There is some confusion regarding exactly what is a sprung sub-floor and why it is so necessary to have one for all dance activities.


If you are dancing directly on concrete or on a surface directly attached to concrete (wood, vinyl, tile, carpet) the direct impact to the body is approximately three times your body weight.


Over time you first experience fatigue and thereafter you are likely to experience shin splints, lower back and knee issues and possibly hairline fractures in your feet. All painful, debilitating and not productive dance-wise. Hardwood floors installed on concrete may look attractive but they are no better than dancing on concrete.


I have heard “We only have little ones, what harm can they do?” Growing bodies with soft bones are even more vulnerable to injury than adults or older students. It is important to reduce the impact on the body to prevent injury. This is done with a floating wood sub-floor.




If you put 2 x 4’s spaced apart on the concrete and plywood on top that is called a raised sub-floor. It is not a floating wood sub-floor. Wherever the wood touches the concrete slab, you are still on the concrete. This creates a hard/soft environment that only aggravates the problem. Likewise putting plywood directly on concrete changes nothing.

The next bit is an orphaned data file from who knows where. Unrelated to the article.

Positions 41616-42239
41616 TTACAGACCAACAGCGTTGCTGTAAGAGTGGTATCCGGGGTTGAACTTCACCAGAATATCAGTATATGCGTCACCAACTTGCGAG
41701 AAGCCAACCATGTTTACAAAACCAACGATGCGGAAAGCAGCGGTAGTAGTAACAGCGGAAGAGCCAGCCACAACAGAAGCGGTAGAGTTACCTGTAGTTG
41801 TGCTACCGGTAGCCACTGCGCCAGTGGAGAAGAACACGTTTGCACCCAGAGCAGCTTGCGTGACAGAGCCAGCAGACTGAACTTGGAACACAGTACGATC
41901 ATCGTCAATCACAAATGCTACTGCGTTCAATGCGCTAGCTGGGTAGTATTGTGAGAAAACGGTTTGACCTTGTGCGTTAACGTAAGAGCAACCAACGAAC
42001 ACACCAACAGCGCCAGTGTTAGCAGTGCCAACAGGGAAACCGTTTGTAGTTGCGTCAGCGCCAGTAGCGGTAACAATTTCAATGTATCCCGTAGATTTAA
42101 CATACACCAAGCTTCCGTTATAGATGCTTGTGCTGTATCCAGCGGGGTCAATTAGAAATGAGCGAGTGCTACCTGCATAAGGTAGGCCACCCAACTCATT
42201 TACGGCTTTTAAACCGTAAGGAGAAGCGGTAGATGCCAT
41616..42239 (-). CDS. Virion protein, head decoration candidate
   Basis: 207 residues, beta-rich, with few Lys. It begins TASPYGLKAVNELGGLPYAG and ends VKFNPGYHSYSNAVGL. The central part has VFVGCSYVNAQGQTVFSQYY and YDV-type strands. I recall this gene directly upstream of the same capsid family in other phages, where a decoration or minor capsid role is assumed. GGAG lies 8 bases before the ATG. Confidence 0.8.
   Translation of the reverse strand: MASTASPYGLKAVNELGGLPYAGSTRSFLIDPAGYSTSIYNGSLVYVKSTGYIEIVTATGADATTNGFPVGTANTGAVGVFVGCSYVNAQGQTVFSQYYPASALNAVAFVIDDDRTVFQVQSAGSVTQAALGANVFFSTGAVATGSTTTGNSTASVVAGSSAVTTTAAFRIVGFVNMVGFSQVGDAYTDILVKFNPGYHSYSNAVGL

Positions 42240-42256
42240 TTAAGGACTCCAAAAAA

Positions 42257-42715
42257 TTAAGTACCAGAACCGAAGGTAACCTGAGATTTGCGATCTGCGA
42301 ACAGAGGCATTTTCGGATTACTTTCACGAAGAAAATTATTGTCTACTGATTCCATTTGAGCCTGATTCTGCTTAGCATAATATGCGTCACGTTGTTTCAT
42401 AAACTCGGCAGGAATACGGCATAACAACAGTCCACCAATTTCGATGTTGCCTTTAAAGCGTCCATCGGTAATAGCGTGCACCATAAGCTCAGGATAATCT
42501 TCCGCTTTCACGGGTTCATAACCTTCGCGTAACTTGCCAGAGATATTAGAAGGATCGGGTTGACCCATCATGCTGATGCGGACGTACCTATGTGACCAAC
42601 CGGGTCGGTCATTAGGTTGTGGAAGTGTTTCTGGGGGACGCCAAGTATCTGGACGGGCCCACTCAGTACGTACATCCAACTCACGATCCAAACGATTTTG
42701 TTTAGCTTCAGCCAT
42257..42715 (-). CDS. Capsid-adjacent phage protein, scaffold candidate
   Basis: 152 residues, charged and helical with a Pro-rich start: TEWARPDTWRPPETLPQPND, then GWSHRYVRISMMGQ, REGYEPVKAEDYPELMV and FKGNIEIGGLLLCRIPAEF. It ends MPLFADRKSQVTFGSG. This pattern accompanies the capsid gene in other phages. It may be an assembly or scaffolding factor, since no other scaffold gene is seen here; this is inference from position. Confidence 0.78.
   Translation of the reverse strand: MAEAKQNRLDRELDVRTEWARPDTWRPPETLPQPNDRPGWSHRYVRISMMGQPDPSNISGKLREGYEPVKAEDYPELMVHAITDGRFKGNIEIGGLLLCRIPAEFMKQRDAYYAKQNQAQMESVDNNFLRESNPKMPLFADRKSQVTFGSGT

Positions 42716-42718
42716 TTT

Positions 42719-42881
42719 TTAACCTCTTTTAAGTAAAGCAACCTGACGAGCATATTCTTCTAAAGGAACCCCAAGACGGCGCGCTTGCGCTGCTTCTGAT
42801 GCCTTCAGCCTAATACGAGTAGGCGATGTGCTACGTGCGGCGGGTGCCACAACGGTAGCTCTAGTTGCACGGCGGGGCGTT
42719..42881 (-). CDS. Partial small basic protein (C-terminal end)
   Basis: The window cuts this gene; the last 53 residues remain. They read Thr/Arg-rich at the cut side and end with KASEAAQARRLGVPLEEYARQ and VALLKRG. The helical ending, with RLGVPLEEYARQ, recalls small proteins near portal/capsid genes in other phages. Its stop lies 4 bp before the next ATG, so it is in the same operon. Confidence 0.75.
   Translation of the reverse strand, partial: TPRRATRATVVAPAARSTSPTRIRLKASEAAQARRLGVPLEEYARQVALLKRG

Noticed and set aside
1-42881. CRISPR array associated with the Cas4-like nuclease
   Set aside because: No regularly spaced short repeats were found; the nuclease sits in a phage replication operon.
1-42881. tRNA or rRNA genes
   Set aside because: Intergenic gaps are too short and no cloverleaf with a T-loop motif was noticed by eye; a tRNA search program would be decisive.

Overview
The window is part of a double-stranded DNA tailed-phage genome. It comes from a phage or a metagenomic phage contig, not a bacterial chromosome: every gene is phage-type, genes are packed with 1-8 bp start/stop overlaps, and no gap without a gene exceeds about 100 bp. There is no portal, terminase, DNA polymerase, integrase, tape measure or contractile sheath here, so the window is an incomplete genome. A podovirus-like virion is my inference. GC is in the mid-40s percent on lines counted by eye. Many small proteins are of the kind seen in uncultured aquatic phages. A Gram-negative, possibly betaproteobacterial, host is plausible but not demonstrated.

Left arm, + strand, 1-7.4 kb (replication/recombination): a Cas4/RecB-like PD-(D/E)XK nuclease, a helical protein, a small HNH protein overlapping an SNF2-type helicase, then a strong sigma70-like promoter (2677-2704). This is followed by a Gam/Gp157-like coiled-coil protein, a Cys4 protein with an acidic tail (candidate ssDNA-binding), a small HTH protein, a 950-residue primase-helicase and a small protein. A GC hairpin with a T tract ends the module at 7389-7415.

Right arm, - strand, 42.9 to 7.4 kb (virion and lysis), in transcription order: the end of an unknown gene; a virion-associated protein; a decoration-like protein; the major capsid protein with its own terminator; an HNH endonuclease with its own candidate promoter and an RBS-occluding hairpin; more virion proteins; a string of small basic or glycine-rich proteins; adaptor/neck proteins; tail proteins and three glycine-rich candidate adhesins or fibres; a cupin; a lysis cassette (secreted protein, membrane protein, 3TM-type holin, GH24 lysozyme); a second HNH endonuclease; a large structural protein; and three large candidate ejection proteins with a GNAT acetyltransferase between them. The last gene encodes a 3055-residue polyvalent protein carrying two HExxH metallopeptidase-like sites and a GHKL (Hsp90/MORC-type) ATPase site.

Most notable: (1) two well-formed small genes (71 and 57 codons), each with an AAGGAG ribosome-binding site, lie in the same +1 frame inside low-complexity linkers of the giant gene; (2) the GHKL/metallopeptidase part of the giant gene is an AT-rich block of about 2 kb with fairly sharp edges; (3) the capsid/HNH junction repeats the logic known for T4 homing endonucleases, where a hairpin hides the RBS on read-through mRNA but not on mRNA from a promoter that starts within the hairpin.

A floating sub-floor is a flooring system where at any point on the surface if you go straight down you will hit air before you hit concrete. This can be accomplished utilizing cross link, close cell foam in the form of cubes, blocks, sheets and “L” shaped forms.


Another way to create a floating floor is called basket weave. This construction involves a lattice work of 1” x 1” wood struts off set from one another running in opposite directions at least three runs high. There are hybrid combinations of both approaches using foam and offset wood.


The rule of thumb is air everywhere so the wood can flex and the foam can wick away energy, compress and return.


It is also important to consider lateral foot support. The sub-flooring system needs to provide lateral (side to side) support for balance. Roll a dance floor directly over foam and the dance floor will compress under the weight of the dancer as the foam compresses below. You sink into the floor and have no balancing support. It is like trying to dance on a trampoline. The solution is that you must have a wood substrate between the foam and the dance floor surface. Stagestep offers both prefabricated sub floors and build it yourself options.


A floating wood sub-floor is a necessary tool to maintain the health and wellbeing of students and teachers. Floating sub-floors also provide an environment for dancers to excel, take more classes and feel good about dancing.


Additional information is available online on or call to discuss your options.